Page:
Naturally, I could continue talking about co-creation at the conceptual level for hours. But not today. Today, we’re interested in the practical challenges related to stakeholder engagement. With that, Sabrina takes over and introduces the different smart city projects Ulm is engaged in, focusing particularly on the engagement exercises she has conducted before. Sabrina is very open about the challenges  she and her colleagues are encountering. I really like that about her presentation. I add onto Sabrina’s insights from Ulm with approaches from other European cities: #TramTalk Munich (which reaches out to a diverse set of participants), Smart Citizens Lab Amsterdam (which has a different mode of engagement) and Decidim.Barcelona (which has an extensive online participation platform). But what do our participants think? How would they design their own roles in co-creation? 

We kick-off the discussion with questions about participants’ previous experience with co-creation and their expectations of co-creation. We also ask them about the different participation formats introduced previously to get to know our participants. I’m a bit surprised by how similar their perspectives seem at first and for a moment, I wonder how unconsciously selective we have been already through the workshop modalities: Who takes part in a workshop on stakeholder engagement on a Friday afternoon? It would be someone who is interested in / probably in favour of engagement and can afford to spend their Friday afternoon taking part in a seminar. I take note of this. Then, all of a sudden, the debate becomes more passionate and our participants start making concrete suggestions – this is exactly what we had hoped for! 

Here are some highlights from the participants:

Co-creation as a mode of governance? Only as long as co-creation doesn’t turn into reality only an end in itself.

Conquering new spaces of participation? Yes, but not random spaces. The location should always connect to the topic. 

Online participation? Absolutely. But not detached from analogue formats to ensure equal access and to benefit from the unique dynamics of real-life interactions. 

Re-attributing decision-making power from the municipal council to the citizens? Rather not. Instead: Unconditional transparency!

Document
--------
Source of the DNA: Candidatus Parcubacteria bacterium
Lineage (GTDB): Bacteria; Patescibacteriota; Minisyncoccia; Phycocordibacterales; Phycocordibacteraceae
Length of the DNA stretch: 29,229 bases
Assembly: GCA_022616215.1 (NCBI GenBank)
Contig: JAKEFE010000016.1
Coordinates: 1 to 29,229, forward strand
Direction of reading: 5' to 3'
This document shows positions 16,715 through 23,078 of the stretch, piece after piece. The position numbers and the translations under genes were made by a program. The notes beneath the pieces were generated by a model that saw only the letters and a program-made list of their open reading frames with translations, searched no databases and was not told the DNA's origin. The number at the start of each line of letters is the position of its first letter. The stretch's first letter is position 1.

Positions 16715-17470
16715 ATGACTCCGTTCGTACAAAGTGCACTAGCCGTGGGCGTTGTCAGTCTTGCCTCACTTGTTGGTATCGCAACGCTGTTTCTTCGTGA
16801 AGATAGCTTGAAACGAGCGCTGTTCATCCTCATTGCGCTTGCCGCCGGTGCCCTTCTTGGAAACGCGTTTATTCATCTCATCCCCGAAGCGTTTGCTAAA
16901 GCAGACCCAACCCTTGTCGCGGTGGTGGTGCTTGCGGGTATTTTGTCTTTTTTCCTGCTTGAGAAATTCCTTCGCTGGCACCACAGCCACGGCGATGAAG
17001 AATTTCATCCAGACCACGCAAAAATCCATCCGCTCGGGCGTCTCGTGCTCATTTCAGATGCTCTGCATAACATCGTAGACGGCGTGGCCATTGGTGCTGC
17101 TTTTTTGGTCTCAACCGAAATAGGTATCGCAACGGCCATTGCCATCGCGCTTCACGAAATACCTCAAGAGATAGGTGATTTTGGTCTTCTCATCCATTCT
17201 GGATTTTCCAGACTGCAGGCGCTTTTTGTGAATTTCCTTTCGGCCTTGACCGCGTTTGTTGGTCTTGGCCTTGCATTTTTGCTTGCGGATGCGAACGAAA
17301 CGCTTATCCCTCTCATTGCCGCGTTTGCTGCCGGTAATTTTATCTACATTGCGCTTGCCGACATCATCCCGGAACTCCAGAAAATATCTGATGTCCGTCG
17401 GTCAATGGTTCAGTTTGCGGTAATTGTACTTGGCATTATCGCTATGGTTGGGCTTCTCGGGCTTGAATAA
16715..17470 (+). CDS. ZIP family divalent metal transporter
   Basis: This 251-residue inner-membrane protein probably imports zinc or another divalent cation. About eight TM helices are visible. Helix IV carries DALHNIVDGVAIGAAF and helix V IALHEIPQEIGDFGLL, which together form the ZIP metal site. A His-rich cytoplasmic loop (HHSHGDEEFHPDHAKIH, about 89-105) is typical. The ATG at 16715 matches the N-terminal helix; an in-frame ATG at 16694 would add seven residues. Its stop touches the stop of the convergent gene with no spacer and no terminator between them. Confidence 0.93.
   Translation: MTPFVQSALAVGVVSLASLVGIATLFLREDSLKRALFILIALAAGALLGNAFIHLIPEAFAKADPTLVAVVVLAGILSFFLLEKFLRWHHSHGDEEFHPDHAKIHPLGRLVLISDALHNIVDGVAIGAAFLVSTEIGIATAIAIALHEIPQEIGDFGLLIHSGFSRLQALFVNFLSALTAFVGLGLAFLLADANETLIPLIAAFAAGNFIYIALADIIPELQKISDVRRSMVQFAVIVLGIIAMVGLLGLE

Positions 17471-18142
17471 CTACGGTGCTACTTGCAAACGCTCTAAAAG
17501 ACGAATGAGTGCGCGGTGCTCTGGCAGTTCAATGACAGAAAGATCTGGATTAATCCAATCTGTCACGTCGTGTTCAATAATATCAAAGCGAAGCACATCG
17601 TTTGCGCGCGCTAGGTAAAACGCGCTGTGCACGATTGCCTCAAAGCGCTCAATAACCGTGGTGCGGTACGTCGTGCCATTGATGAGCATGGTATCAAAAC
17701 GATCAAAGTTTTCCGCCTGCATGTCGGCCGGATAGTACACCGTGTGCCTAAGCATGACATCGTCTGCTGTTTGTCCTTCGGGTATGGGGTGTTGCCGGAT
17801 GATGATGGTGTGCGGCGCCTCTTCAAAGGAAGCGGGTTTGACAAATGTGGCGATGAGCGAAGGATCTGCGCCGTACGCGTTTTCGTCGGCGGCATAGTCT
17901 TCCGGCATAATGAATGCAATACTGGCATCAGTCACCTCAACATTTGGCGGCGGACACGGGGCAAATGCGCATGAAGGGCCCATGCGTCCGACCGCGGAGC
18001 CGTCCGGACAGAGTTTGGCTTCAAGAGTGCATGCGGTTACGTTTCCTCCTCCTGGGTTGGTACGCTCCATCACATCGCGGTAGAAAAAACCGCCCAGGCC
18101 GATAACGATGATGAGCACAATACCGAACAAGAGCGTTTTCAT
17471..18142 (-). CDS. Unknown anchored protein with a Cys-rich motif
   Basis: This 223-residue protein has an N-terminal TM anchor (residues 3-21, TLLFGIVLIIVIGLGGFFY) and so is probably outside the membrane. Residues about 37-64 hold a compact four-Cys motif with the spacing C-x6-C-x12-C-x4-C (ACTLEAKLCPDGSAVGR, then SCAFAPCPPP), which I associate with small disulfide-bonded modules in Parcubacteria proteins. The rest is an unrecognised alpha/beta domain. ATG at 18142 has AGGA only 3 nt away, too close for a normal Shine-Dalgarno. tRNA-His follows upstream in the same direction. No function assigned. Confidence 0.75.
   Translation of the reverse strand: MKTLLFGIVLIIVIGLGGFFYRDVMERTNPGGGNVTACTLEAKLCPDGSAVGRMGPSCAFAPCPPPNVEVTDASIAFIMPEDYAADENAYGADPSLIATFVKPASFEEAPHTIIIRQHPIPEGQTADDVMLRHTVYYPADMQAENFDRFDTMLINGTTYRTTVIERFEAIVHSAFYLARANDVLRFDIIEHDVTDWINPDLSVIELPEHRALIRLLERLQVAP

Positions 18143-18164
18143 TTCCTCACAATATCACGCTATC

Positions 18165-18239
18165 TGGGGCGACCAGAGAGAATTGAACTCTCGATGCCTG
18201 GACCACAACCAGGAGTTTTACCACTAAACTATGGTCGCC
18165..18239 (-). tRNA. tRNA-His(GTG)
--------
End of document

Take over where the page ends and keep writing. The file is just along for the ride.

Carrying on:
Copying solutions from other cities? No way. Consider other approaches a source of inspiration, not ‘solutions’. 

Friday, 19 June 2020, 16:15. 

I check the clock and realize how quickly the past 90 minutes must have flown by. I make eye-contact with Sabrina; she nods and we both understand. It’s time to wrap up the session – an easy task given the rich contributions our participants made during the discussion. We take a deep breath as we close the conference room, with both exhaustion and satisfaction written all over our faces. 

Later that evening, I go overmy field notes over a cup of tea. While I’m already convinced that today’s observations will turn out to be meaningful to SCALINGS, I’m yet racking my brains over what it means to take the term ‘participation’ seriously. But perhaps, knowing that there is no definite answer is the best reason to keep on asking the questions…

SCALINGS would like to thank our case study partners from Geschäftsstelle Digitale Agenda der Stadt Ulm, particularly Sabine Meigel, Sabrina Richter, Maximilian Richt and Simone Stahl for the outstanding collaboration in preparing and conducting this online workshop. We’re already excited about following up on how Ulm will react to and incorporate the practical stimuli generated during the event! 

Find out more about our engagement with the City of Ulm or visit our case study partners from Ulm.